Speaking of community voices, you heard quite a few of them in meetings the last couple of weeks where you presented your plans for the far north lakefront. And a Sun-Times columnist wasn’t particularly charitable about the exercise. What’s going on?
The Burnham Plan’s anniversary is coming up next year. Well, we have 30 miles of lakefront from the Indiana border to the Evanston border. Over time people have decided the lakefront is going to remain free for everyone—it’s not going to belong to the rich and it’s not going to belong to industry. It is public land. But in the beginning those parks weren’t there—they’re all lakefill. The lake came to Michigan Avenue here; it came to Clark Street up at North Avenue. You go west to Marine Drive at Foster—that’s all lakefill.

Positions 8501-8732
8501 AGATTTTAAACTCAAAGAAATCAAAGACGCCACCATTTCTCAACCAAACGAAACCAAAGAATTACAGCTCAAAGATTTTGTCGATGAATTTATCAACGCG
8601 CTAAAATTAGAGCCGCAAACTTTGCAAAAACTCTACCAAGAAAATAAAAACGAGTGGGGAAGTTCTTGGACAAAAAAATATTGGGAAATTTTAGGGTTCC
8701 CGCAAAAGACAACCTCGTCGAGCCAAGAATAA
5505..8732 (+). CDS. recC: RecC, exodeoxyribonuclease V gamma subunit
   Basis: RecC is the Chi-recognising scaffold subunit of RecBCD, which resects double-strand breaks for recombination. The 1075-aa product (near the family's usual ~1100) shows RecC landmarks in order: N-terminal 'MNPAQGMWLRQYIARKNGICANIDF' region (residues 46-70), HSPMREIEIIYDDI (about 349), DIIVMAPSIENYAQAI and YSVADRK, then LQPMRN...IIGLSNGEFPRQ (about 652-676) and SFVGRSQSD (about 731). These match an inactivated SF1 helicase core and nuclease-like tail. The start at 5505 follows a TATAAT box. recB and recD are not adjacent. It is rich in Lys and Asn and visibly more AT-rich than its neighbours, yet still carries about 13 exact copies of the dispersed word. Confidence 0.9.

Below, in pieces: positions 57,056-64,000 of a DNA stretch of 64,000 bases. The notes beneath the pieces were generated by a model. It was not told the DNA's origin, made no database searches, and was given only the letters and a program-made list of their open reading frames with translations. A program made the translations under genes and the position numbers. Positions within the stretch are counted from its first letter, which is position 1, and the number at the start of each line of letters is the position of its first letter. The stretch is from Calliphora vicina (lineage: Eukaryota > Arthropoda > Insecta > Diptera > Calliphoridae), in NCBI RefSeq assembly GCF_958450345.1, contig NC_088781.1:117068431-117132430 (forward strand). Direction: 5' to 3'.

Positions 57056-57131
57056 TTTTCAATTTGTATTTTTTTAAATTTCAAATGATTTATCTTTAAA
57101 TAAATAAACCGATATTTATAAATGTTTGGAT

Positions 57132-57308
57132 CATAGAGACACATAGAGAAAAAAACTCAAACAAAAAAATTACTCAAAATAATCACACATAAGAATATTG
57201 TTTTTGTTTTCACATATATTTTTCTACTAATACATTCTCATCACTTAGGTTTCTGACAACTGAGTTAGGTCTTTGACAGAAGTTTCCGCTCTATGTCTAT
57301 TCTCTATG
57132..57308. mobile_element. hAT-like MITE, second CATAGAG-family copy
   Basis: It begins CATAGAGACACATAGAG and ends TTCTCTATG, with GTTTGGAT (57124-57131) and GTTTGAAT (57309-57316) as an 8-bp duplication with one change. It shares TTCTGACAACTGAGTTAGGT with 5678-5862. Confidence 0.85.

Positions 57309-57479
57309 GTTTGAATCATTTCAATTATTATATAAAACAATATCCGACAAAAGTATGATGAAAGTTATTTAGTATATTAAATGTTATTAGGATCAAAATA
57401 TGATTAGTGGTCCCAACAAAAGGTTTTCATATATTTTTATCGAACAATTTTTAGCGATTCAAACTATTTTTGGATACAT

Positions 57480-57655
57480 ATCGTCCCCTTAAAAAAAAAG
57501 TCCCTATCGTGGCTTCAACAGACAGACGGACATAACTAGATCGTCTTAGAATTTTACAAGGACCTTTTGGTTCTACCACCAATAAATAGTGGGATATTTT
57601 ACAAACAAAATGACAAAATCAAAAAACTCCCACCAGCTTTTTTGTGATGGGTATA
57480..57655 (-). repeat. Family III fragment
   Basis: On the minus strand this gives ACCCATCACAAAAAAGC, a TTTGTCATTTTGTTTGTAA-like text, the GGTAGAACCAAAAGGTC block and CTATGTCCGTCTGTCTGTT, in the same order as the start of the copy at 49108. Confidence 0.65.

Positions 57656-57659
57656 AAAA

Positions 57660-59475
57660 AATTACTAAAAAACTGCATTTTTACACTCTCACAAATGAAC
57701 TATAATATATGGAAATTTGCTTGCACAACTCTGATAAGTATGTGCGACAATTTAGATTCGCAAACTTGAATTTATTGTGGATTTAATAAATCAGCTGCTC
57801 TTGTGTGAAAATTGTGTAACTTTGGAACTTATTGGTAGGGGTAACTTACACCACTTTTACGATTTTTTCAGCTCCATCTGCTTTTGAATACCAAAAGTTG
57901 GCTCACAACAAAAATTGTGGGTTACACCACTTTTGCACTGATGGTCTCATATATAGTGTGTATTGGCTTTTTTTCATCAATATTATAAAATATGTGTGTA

So we’ve done 26 miles and we’ve got four to go to complete the lakefront plan—two on the south side [starting at 71st Street] and two on the north side [starting at Ardmore]. Our goal is to show what the city would look like if we had the ability to accomplish this now or in 50 years or later. So starting in 2005 we went out to the community and had countless meetings. What we came up with is not a Friends of the Parks plan; it’s a community plan. And our architects, working pro bono, came up with something on the south side so that you could ride your bike south of 71st Street. And then on the north side, because you’ve got Edgewater with high rises and Rogers Park with low-rises, [we came up with a plan for] minimal connection of the beaches.